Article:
As an earn and burn program — the value of a program’s miles, not its elite status — it’s hard to imagine a program that’s done more to become less useful.
The value in American Airlines miles stems mainly from the ability to use points on their partners — but even there mostly for Asia and the Mideast, not for Europe (where their primary transatlantic partner incurs extortionate add-on charges), not for Africa (where their reach is limited), and not for South America (where award availability is poor).
The usefulness of miles are a function of:
- Cost how many points it takes for an award, here American went from offering a great pricing chart to one on part with United’s and well behind Alaska Airlines with their devaluation last year.
- Availability and on their own aircraft American offers fewer award seats than peers. In fact, while this doesn’t speak to saver versus extra mileage awards, airlines report the percentage of passenger miles flown on award ticket the prior year in their SEC 10-K filings. American reported 6.3% of passenger miles on awards compared to 7.7% at United and 7.9% at Delta.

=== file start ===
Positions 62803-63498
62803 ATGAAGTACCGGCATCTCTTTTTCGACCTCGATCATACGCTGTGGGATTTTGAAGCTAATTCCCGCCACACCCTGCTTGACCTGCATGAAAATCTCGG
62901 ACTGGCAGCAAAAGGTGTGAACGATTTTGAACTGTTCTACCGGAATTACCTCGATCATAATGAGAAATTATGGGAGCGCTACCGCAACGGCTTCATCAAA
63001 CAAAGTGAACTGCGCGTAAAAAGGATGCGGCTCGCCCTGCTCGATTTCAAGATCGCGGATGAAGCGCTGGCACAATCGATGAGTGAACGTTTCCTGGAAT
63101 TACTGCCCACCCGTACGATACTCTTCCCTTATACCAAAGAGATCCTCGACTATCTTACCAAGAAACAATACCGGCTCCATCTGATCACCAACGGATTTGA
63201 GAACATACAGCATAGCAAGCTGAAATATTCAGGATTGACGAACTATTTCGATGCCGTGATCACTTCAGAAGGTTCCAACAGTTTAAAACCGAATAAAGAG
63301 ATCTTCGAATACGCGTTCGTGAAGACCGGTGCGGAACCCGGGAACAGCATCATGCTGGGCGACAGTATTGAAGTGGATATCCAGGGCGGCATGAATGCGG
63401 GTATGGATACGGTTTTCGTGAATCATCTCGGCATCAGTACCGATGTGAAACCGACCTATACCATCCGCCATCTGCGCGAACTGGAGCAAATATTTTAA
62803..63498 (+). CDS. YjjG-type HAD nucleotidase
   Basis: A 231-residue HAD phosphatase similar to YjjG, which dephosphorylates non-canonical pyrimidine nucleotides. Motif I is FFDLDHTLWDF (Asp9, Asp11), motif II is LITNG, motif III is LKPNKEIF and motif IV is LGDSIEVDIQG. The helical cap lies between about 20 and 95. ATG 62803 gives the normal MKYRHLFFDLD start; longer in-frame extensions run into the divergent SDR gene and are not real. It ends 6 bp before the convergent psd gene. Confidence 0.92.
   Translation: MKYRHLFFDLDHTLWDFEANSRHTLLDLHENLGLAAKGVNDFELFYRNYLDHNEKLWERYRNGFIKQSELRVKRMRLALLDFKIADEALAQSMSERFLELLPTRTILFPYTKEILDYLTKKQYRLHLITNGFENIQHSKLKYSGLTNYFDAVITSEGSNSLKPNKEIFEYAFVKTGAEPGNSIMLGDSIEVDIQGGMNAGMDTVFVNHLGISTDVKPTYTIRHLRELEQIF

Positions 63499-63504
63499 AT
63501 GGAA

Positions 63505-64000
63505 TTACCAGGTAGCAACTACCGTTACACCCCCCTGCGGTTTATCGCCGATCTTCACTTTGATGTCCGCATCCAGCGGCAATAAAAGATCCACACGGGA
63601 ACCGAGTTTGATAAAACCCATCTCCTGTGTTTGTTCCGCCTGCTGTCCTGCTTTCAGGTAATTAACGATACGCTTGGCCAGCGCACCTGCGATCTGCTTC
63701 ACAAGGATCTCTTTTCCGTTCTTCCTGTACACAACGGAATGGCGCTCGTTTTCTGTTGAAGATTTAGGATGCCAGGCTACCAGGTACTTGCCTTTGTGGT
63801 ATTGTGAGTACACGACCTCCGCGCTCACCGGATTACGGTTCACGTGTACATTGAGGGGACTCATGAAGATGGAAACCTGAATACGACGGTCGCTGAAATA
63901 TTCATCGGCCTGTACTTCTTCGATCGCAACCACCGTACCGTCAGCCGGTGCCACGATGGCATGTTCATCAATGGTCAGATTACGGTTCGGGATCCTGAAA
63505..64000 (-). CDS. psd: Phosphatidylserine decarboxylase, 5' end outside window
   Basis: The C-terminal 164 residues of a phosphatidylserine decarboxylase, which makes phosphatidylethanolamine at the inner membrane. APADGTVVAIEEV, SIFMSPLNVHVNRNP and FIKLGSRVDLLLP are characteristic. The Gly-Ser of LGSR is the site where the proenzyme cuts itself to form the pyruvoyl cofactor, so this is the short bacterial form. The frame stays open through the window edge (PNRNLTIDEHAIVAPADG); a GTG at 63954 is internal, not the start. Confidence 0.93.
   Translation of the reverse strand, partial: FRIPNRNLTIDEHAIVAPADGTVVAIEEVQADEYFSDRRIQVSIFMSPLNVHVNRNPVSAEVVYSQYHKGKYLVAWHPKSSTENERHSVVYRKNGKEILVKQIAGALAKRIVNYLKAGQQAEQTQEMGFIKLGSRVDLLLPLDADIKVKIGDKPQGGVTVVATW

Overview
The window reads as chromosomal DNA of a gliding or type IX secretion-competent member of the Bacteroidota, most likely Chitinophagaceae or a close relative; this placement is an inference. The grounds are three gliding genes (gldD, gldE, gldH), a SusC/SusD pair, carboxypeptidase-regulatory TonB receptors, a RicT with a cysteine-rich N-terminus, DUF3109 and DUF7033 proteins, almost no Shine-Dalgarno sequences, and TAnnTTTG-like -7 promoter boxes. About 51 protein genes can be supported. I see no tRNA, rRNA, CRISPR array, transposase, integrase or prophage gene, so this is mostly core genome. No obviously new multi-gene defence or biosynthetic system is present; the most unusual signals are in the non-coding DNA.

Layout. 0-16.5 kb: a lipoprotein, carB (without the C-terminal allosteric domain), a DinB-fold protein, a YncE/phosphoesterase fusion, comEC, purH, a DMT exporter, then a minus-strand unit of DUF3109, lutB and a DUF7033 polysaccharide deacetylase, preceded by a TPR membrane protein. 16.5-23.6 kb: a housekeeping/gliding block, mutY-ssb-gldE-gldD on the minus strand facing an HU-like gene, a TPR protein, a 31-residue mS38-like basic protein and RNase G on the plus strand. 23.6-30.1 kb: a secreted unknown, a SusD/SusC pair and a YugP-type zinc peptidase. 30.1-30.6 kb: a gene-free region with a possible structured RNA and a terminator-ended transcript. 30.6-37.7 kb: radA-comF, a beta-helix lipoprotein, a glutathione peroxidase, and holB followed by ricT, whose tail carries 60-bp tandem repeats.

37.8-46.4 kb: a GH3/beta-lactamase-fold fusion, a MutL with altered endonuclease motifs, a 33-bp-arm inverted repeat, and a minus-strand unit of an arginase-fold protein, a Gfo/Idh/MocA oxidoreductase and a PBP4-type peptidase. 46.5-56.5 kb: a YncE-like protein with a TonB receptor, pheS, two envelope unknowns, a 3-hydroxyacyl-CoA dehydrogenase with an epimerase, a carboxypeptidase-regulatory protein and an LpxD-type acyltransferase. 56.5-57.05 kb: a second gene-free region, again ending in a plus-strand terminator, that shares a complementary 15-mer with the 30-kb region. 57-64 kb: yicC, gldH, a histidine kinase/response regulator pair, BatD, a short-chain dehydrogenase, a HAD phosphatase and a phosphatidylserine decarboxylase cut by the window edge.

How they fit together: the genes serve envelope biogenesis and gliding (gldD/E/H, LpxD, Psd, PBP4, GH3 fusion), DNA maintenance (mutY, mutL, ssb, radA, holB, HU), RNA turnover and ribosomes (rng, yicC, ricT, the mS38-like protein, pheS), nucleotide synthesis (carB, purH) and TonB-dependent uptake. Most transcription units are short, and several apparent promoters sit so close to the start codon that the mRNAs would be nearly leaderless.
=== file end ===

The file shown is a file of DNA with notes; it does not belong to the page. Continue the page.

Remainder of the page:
- Routing rules how you’re allowed to combine available award flights into a single award. Even with the use of journey control on Delta, American AAdvantage routing rules are the most draconian.
I usually talk about the difficulties using American Airlines miles to fly their own planes in premium cabins and when awards and upgrade space open briefly I put the word out.
I prefer to use miles on their partners such as Etihad. Last month I flew Dallas – Abu Dhabi and also Abu Dhabi – Melbourne in first class, and I have a slew of First Apartment reservations booked that I may now cancel because of the laptop ban flying from Abu Dhabi to the US.
That is not how most people experience the program though. They want to fly places from their home city, usually on American and usually domestic. And what’s most striking to most members is the sheer lack of award availability — which means awards at the saver level, not awards where American wants 55,000 for a one-way first class seat from Austin to Dallas.